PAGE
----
writer: Brian Michael Bendis
artist: Alex Maleev
I come to praise Bendis, not to bury him.
those of you just tuning in to comics in the past three
or four years, you might wonder a bit about the reputation
of Brian Michael Bendis. Yes, he's a solid superhero comics
writer, and done a fine job working with Joe Quesada in
masterminding the direction of the Marvel Universe.
like any writer of mainstream superhero comics, Bendis can
be good and Bendis can be mediocre because he's working
within the constraints of a pre-set, marketable universe.
What got him there, however, was showing us a skewed vision
of reality that was always intriguing and sometimes a little
scary because, hey, this could happen.
Even when he first teamed with Alex Maleev
on their memorable Daredevil run that made his bones
along with Ultimate Spider-Man, Bendis had a grit
that getting into more brightly clad heroes kind of sanded
down. That's not a knock; that's evolution of a writer,
perhaps, and a not mysterious willingness to actually make
money in a medium he loves.
Scarlet, the Bendis that made everyone sit up and
take notice is back. I'm sure he'd argue he never really
went away, but it's been a while since one of his books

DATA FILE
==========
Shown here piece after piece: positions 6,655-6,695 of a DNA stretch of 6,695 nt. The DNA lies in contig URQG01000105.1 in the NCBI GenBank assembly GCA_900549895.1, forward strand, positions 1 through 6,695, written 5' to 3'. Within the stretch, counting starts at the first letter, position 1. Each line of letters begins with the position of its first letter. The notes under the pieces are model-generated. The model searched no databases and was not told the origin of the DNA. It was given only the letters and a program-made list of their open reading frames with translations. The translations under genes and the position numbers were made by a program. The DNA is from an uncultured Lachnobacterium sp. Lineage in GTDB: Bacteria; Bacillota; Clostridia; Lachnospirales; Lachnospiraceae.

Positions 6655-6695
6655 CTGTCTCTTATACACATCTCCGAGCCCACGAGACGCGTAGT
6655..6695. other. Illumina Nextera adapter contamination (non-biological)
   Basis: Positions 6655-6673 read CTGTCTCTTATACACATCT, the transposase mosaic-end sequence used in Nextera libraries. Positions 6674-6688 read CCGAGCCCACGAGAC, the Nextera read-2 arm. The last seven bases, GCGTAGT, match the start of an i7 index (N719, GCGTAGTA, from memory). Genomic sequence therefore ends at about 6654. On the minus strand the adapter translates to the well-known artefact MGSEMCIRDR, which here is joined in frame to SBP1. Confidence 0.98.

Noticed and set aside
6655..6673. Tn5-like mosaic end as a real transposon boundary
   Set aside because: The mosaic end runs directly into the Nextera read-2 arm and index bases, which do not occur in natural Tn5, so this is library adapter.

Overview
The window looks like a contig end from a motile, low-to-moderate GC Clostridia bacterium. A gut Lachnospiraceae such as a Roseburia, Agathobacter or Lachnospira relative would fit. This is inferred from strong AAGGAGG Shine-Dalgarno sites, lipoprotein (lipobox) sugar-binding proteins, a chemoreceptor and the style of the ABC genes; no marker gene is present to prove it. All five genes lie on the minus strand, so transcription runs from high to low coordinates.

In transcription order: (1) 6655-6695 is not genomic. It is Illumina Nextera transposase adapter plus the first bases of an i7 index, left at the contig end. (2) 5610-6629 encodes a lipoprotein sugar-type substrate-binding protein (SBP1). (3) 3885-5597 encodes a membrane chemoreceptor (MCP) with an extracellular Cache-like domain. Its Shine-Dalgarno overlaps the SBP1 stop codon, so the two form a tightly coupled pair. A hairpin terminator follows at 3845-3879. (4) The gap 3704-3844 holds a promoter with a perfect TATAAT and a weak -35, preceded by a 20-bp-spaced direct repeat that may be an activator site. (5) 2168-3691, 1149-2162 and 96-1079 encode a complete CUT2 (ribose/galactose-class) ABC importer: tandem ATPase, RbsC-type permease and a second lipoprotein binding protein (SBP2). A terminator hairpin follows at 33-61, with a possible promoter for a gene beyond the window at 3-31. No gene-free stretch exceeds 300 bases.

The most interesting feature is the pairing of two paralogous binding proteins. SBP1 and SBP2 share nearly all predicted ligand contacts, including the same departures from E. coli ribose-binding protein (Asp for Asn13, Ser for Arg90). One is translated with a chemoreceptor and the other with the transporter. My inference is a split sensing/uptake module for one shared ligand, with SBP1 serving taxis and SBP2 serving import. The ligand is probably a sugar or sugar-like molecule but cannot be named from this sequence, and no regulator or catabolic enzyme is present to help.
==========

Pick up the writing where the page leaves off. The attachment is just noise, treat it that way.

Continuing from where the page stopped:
has been something out of the ordinary, fun, sure, but just
another one in the stack.
Scarlet, however, is a project that
comes from passion, and it shows. It shows in every panel
of Maleev's detailed panels depicting life on the streets
of Portland, Oregon.
You can feel those streets; you can almost
hear those people. Heck, Maleev's art is so textured, you
might just be able to smell them.
That smell, by the way, might just be revolution.
The sounds, however, are those of people hustling along
just trying to get through their day. In their midst is
one ordinary young woman who got pushed too far and will
draw us into her anger. Maybe it's righteous, maybe it's
not, but Bendis writes her so realistically you can't help
but want to see how this plays out.
The book opens with Scarlet killing a cop.
She could be justified; at least she's going to try to convince
us. Though written in a voice reminiscent of a David Mamet
play, this first issue feels a lot like Shakespeare's Richard
III, with Scarlet immediately turning to us to explain
her motivation and her plan. Like Richard, she also knows
we'll be perfectly complicit.
Again, that's not to say she's wrong. Bendis
won't let us make any easy decisions on that, and Maleev
matches that with his art. Nobody's over-developed, clearly
handsome or clearly ugly (thus bad); they're just people
about to lurch into something way over their heads with
the best intentions.
Here's a little tip, stage actresses: buy
this first issue and practice the monologue that runs through
it. It's going to make one heck of an audition piece. As
for Bendis and Maleev, they've already got the part.